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Obama backs Google in fight with China

January 15, 2010 14:07 IST

GoogleThe US administration came out in strong support of Google on Friday in its spat with China over Internet freedom and sought an explanation from Beijing on the issue.

White House Spokesman Robert Gibbs, said US President Barack Obama strongly supports Google which had threatened to shut down operations in China over the issue of censures that 'limit free speech on the Web'.

"I think our concern is with actions that threaten the universal rights of a free Internet," Gibbs said.

"He strongly supports that, and we support Google's action in a decision to no longer censure searches that happen using the Google platform," he told newsmen.

He was, however, quick to add that the showdown is unlikely to have any impact on the bilateral relationship.

Citing assaults from hackers on its computer systems and China's attempts to 'limit free speech on the Web,' Google on Tuesday said it would stop cooperating with Chinese Internet censorship and consider shutting down its operations in China.

"Whether or not it affects our relationship -- look, we have, the President has, strong beliefs about the universal rights of men and women throughout the globe. Those don't -- those aren't carved out for certain countries," Gibbs said.

Meanwhile, the Deputy Assistant Secretary of State in East and Asia Pacific wing of the State Department, David Shear, met the Deputy Chinese ambassador on Friday to raise the issue with him.

Gibbs said Obama had in accordance with his beliefs spoken strongly on the importance of freedom at a Town Hall in Shanghai during his visit to China.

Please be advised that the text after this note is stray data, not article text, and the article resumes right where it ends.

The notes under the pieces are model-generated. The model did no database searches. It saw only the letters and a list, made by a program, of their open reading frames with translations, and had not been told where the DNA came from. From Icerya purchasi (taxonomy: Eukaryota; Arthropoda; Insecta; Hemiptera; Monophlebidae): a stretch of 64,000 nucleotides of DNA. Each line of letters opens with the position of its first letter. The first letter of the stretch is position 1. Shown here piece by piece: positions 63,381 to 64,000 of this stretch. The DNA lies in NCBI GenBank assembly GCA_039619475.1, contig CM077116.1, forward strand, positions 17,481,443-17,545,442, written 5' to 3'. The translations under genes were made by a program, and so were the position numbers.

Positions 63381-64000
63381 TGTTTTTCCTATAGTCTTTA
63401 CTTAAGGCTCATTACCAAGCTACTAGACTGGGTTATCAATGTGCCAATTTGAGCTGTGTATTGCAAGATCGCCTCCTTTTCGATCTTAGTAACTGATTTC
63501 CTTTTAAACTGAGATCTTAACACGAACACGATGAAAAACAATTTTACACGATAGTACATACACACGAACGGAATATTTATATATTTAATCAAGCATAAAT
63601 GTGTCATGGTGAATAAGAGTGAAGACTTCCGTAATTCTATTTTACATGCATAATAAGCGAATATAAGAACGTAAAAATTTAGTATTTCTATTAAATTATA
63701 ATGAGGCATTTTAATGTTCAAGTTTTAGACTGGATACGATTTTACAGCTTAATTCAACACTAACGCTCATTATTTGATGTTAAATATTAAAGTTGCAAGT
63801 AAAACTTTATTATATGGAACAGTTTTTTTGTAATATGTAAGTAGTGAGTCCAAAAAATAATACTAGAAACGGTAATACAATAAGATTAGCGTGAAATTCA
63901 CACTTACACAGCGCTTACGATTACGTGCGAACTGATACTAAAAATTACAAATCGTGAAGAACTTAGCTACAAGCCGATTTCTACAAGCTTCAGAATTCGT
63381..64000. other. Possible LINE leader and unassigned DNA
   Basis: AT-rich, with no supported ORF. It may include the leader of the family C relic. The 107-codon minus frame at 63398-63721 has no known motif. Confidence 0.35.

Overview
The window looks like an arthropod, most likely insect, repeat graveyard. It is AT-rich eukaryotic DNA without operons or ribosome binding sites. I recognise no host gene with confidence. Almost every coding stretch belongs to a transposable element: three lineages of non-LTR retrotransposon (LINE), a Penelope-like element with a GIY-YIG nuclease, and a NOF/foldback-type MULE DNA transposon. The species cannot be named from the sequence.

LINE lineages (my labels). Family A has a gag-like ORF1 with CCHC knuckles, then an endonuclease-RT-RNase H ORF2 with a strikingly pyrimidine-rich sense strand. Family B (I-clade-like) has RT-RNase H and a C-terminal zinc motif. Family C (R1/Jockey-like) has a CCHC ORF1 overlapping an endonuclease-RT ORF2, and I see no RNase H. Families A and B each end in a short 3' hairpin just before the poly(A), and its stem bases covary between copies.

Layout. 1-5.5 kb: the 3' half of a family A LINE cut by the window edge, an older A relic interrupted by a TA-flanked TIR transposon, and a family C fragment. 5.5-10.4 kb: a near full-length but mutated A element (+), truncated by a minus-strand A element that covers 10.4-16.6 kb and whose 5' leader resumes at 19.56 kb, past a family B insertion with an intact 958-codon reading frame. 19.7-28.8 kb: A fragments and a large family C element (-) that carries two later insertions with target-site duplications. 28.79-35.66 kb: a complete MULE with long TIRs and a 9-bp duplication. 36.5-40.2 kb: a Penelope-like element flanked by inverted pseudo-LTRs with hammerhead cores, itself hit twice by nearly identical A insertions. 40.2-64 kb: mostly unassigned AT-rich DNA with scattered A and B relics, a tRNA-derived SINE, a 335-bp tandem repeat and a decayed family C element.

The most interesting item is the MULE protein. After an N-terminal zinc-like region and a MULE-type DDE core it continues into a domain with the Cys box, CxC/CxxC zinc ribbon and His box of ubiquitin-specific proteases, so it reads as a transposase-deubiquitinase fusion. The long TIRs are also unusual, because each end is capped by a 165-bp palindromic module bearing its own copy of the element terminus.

"We have had a discussion on Friday in Washington with officials from the (Chinese) Embassy, where we raised the issue," the assistant secretary of state for public affairs, P J Crowley, said at a news briefing.

Terming it as a serious issue, he said: "The incident raises questions about both Internet freedom and the security of the internet in China".

The US has asked the Chinese for an explanation, he said. "There are business standards and expectations, international norms that you expect your business partners to live up to. . . We have had multiple conversations with China about activity both in this area and more broadly," he said.

He, however, ruled out that this would strain the bi-lateral relationship.

"We have a mature relationship with China. We have an extensive economic relationship with China. We have had various issues and disagreements that have cropped up over time with China.

"We have raised this issue today in saying that we have serious concerns about this and its ramifications. . .We're going to continue our dialogue with China on these and other kinds of issues," Crowley said.

Lalit K Jha in Washington
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